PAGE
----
March wind waves the blossoming red leaves of the maple, bluebirds and cardinals clinging to the branches as they try to overpower the blossoming red leaves with their own raiment. It’s not yet Easter, but many critters are eager to show off their colors.
Grabbing seeds from the grass, diminutive Dark-eyed Juncos in their white vests and dark gray waistcoats, weave across the yard, among the sparrows and dove, like tiny preachers chasing down sinners in need of salvation. A pair of Northern Cardinals jet through the branches of our Silver Maple, shouting at each other the taunt that has marked boys’ and girls’ spring ritual since time immemorial. “You can’t catch me — yes, I can.”
In the plum tree, Blue Jays scream, mostly, it seems, to hear themselves breath. They have a reputation for bullying, but my backyard observations are that they’re all noise. They politely take their turns at the feeders and sometimes even pick up the scrap seeds scattered to the ground.
Trees wave vigorously like Japanese hand fans, stirring the air into multi-directional March winds eddying among the neighborhood’s abodes, blowing evil disease and spirits from our chambers and across our lawns.
Lawns are a difficult habit to break. Like many other things we do simply because we always have, most of us give little thought to the money we invest — sometimes by law, pretending to channel European kings with our grass-blanketed dooryards. On a trip to Paris a few years ago, I was amazed by the expanse of neatly trimmed grass surrounding and between the mansions of Louis XIV and the “cottages” he built at Versailles for his line of mistresses.
One advantage of being a king is almost no one tells you how many girlfriends you are allowed, and you have no problem finding someone to cut the grass if you decide to walk barefoot with your latest companion. Louis XIV shared the carpeted turf with numerous significant others, including two wives.
Centuries later, we still maintain the practice of building ostentatious residences to reflect our individual wealth, and follow the honored practice of badging them with acres of grassland. Conformity often is enforced by local laws that levy significant fines on those of us who do not adequately groom our grounds.
One might wonder what Adams County looked like before Christopher Columbus, William Penn and John Deere arrived. Anthropologists, armed with tools of genetics, now think the population of this land was halved by the diseases inserted with post-Colombian immigration.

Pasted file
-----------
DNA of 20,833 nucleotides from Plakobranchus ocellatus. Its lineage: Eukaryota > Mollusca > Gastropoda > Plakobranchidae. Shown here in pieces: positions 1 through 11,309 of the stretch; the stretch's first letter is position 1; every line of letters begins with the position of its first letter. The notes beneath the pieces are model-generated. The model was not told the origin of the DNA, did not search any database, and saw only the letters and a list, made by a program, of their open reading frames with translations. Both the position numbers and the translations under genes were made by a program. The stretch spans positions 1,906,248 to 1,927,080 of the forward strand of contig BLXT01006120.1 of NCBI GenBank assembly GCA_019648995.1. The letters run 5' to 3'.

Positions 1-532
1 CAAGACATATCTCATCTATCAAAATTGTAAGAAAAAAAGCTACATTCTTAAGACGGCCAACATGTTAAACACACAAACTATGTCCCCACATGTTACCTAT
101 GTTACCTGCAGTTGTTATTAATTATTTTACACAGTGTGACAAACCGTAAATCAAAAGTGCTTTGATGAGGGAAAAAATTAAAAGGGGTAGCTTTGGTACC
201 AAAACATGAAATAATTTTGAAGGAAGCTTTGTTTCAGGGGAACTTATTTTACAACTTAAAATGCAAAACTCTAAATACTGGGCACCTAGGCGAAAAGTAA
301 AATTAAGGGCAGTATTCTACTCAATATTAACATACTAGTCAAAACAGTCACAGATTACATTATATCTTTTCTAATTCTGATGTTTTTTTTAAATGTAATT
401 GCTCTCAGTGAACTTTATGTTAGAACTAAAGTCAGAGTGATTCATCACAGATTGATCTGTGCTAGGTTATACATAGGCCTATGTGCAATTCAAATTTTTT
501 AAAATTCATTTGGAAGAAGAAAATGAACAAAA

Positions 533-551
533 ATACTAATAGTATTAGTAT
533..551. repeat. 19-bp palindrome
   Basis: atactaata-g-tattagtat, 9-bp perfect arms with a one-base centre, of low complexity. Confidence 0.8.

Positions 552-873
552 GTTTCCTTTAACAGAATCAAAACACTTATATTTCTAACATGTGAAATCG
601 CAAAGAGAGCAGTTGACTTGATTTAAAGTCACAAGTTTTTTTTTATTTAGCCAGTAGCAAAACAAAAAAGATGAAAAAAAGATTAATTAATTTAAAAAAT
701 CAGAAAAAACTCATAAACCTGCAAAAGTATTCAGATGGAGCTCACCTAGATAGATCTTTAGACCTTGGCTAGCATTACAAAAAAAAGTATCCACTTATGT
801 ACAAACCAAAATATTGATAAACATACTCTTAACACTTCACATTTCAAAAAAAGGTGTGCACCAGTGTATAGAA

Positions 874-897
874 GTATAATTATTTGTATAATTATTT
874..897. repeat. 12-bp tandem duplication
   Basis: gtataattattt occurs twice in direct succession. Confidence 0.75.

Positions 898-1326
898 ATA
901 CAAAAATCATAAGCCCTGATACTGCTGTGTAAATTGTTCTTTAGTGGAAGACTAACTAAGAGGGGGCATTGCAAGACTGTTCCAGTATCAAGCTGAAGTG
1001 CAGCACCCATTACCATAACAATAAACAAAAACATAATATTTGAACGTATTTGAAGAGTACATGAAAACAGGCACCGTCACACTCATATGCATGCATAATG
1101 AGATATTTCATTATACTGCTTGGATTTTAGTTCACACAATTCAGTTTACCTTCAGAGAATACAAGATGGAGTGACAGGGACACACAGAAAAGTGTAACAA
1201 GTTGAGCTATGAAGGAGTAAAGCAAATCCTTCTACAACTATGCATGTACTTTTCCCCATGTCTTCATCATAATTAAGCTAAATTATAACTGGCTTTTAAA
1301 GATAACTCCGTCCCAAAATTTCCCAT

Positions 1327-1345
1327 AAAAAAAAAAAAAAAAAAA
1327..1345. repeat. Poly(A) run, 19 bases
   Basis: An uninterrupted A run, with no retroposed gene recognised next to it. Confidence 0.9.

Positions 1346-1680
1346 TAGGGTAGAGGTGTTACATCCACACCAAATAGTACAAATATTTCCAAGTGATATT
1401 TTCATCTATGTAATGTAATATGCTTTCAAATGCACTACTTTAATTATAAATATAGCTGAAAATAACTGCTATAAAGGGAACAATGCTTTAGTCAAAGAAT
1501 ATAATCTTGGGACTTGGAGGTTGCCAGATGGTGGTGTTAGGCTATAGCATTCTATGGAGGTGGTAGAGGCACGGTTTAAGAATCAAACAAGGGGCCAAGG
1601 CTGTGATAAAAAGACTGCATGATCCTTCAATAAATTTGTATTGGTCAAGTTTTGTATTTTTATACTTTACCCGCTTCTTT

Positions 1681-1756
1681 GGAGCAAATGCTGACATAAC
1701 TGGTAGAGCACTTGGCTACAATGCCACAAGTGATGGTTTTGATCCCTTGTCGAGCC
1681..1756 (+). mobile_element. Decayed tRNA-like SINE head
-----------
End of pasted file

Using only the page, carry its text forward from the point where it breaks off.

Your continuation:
Several times I have been told by local historians that “Indians” did not live in what we have named Adams County, but there is considerable evidence that that Underground Railroad was not the first thoroughfare to industrialization of the South Mountains. The offspring of humans who “invaded” from Asia some 44,000 years ago left their mark in piles of deposits and remnants of chipped arrowheads left by residents before European arrivals to these shores brought with them sparrows, starlings — and lawns.
One might guess those First Peoples, having trekked on foot from the continent’s western regions, would have decorated their houses and other possessions, though we can be fairly confident they did not plant Tall Fescue for the sole purpose of weekly mowing.
Cedar Waxwings — one of the most beautifully colored indicators of spring, have gone from my backyard. They stop here for about a week on their way to their summer residence in the nearby South Mountains. Our Silver Maple, its bright red leaves competing with the resident Northern Cardinals, soon will turn green.
We will plant some vegetables in the back and frame another section of our parcel in a multihued assortment of native posies to pleasure various birds and critters and to celebrate our world and raise families.
What is so special about the color green, anyway?